But for five glorious years, I loved Superman. And Wonder Woman, another character whom I just can't stand to read his classics because I find the values and morals presented there to be either hypocritcal or outright bad.

    In that respect, for me, New 52 was an objective success.

  6. #66
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    Injustice Superman is not meant to be a definitive blueprint of anything resembling Superman. The game and concept is enjoyed largely by those who are at that age to be deconstructive about everything, but I've been around here long enough to know it's not a well regarded entry point into the lore by a lot of this community. You'll notice not a lot of Injustice discussion actively goes on here either.

    I never cared about Superman.
    And that right there is the whole problem. You can't hang on to a short-term experiment as the definitive blueprint of the character all your life and dismiss the other takes as being irrelevant because it doesn't fit your view of what a good hero should be. Because he is a good man, and Lois is an equal to him on a moral level, just as important to his story. These interpretations have withstood the test of time and ones DC constantly go back to them for a reason, because they resonate with the majority. Turning your nose up at those interpretations means you only have a finite interest in the characters, which is amusing when N52 is in itself very much a finite concept.

    Quote Originally Posted by Shriveling_memo View Post
    The superman after rebirth with a kid is awful.
    Plenty disagree.

    Quote Originally Posted by Shriveling_memo View Post
    If given more years, would have been a version of superman
    And if that version had inevitably become the one with the kid and Lois, would you have supported it?
    Last edited by Miles To Go; 12-06-2018 at 06:45 AM.

  7. #67
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    Quote Originally Posted by Kuwagaton View Post
    What is an adventure, that he'd only had a few by 1991?

    That does remind me though that the New 52 had the built-in premise that Superman had been in action for a whole five years at the start of one book. For all the disadvantage Perez faced, to me that was kind of a potential hindrance for Morrison.
    No, I mean he'd only had a few small adventures by the end of Byrne's MoS. I started reading in 1991/92, and his world view had certainly shifted by the then-current comics (91/92), which made Byrne's MoS feel like a mental starting point for the character to me, instead of a constant worldview.
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  8. #68
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    Injustice Superman is not main continuity/Earth Prime Superman. We readily accept the likes of Ultraman and such as a different Clark but I find it weird that people are quick to ascribe the Injustice Clark as our Clark when that is not the case. What's the point of having all these different universes if at the end of the day it's one and the same Superman with no variation? Nothing says that main line Clark will turn evil when Lois dies and as someone already said, Injustice Superman had a psychotic break because he was duped into killing his Lois. Superman has lost Lois before and he's never turned into a murdering tyrant. I refuse to treat Injustice as nothing more than the whims of a select few individuals who didn't appreciate Superman for what he was and not as some prophetic uttering of where Superman is going when or rather specifically if Lois does die.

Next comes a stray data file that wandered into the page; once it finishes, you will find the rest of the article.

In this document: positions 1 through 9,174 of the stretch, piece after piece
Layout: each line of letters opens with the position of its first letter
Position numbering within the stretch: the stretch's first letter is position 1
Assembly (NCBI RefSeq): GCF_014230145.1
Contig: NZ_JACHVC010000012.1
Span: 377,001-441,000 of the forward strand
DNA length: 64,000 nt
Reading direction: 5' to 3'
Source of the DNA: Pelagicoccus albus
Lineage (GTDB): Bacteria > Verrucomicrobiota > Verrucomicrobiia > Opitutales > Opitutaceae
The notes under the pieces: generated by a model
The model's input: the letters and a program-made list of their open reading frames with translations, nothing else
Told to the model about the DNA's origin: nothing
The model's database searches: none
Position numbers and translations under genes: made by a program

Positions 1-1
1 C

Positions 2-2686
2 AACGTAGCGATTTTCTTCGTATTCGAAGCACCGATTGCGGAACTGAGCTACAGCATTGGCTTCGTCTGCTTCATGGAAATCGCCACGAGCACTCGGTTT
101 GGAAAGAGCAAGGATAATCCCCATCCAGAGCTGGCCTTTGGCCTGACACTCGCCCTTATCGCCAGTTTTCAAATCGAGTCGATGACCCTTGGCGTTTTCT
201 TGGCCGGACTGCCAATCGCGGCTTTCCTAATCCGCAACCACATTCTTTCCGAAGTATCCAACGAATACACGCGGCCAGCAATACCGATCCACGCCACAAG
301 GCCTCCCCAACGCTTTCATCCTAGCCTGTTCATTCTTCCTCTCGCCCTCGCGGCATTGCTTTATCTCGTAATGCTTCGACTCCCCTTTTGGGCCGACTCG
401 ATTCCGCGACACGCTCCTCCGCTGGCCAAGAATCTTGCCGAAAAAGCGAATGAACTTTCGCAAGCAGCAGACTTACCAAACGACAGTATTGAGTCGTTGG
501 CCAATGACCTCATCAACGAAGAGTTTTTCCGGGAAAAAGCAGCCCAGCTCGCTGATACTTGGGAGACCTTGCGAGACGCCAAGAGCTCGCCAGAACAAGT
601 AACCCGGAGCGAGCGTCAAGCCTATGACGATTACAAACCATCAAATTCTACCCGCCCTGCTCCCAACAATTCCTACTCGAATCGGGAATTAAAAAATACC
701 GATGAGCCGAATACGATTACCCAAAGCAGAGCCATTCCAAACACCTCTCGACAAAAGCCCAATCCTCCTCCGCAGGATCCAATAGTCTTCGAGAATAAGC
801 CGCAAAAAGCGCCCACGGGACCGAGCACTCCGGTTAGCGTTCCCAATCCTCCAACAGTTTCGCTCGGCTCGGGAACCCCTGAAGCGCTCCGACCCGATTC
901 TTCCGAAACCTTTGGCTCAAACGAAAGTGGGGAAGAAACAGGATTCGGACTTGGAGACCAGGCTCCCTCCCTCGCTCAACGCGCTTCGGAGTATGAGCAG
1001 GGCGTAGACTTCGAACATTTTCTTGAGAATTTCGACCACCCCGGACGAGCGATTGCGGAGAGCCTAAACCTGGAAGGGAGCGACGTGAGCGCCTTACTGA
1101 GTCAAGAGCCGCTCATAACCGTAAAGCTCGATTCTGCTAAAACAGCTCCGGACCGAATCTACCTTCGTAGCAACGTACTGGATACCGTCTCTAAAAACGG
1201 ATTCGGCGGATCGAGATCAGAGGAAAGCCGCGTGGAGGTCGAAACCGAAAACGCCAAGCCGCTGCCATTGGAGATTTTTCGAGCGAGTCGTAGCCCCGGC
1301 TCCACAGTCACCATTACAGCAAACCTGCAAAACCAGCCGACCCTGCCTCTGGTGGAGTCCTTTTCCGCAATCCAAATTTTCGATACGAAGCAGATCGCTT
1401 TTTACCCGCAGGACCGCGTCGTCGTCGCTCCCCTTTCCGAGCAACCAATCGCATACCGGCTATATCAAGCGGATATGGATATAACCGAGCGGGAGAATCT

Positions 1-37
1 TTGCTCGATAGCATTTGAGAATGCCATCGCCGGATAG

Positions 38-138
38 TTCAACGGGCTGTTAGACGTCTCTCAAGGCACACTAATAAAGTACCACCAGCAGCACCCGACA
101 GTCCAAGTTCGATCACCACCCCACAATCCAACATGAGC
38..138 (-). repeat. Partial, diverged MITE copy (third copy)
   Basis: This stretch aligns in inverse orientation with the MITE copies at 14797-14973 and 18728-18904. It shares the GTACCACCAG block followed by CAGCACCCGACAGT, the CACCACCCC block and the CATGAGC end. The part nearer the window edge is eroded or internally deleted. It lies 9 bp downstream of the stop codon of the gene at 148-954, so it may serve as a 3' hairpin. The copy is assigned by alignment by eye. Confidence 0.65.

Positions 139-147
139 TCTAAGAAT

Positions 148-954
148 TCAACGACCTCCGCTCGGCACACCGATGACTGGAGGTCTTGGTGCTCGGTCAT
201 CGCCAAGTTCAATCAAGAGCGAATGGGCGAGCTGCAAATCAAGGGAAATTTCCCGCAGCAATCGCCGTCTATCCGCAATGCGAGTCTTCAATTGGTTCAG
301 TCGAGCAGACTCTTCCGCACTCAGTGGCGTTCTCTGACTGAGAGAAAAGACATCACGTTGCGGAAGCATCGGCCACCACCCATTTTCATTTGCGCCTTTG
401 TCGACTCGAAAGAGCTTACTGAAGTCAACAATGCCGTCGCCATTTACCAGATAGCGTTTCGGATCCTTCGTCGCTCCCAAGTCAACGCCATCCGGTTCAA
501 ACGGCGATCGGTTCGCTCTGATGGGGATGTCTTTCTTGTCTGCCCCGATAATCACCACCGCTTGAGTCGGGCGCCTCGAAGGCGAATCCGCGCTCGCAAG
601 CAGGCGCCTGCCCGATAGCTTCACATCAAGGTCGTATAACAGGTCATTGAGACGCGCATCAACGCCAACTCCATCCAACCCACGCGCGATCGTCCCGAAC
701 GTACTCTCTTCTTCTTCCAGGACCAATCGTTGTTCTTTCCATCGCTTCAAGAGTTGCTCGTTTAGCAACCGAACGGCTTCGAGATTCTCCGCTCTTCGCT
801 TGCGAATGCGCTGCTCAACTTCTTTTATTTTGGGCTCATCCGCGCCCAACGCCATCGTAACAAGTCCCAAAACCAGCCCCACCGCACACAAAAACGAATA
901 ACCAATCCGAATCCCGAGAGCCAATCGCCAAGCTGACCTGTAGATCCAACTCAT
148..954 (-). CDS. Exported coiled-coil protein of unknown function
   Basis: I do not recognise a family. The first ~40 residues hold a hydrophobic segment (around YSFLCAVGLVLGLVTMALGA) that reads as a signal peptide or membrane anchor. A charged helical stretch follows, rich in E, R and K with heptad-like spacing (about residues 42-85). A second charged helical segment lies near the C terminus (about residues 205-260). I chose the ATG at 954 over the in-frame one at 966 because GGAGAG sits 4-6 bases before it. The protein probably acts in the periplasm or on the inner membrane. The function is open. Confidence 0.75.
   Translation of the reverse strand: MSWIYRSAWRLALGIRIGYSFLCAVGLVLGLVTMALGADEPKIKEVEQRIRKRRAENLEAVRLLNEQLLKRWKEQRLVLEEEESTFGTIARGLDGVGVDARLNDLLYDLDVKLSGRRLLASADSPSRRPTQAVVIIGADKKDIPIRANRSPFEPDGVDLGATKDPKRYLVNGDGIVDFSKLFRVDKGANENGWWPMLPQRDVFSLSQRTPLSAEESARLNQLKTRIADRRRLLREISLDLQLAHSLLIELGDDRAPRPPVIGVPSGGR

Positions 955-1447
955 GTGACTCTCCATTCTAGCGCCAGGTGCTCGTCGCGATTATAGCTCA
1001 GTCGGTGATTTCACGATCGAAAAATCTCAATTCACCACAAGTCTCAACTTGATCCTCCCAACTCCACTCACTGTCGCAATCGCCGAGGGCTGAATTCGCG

Considering Lois and Clark have had children throughout their 80 year history, I don't doubt if N52 was allowed to continue that they would have somehow ended up together and in some future had a child. Them having children isn't a new concept, it just needed to graduated into the main continuity and instead of seeing them navigate parenthood with a new born baby, we got Jon instead and apart from a few teething issues with Rebirth, I'd say Jon has been a success.

  9. #69
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    Are we really so far beyond Pre-Flashpoint that no one remembers what it was like? The line imploded on itself after the end of WoK, what did you want them to do.

    You know there was a time when I likened the N52 fans vs Post-Crisis fans to the old Pre-Crisis fans vs Post-Crisis fans. It seemed on the surface level at least to be more of the same; an old set of fans disappointed with the current vision for a character they loved vs a new group that was looking to get into a character that they had previously held at a distance. But over time I realized that was a pretty weak comparison, the two Supermen didn't really have similar arcs and this created a different kind of feeling once they were gone.

    At the end of his run the most you could probably say about Pre-Crisis Superman was that he just wasn't hip anymore. He was important but outdated and that the sun was setting on his time. He had a hell of a run that crossed nearly 50 years that saw his writers reawaken the energy of the old Greek Heroes and transform it into a modern day science fantasy. He opened up the pathway so that there could be people to follow after him even for his eventual replacement. Yeah he had his failures and black marks but he had a resume of some of the greatest moments you could ask for in a long and storied existence. 50 years is a long time to sit at the mountain top and he got a strong send off. His time was over.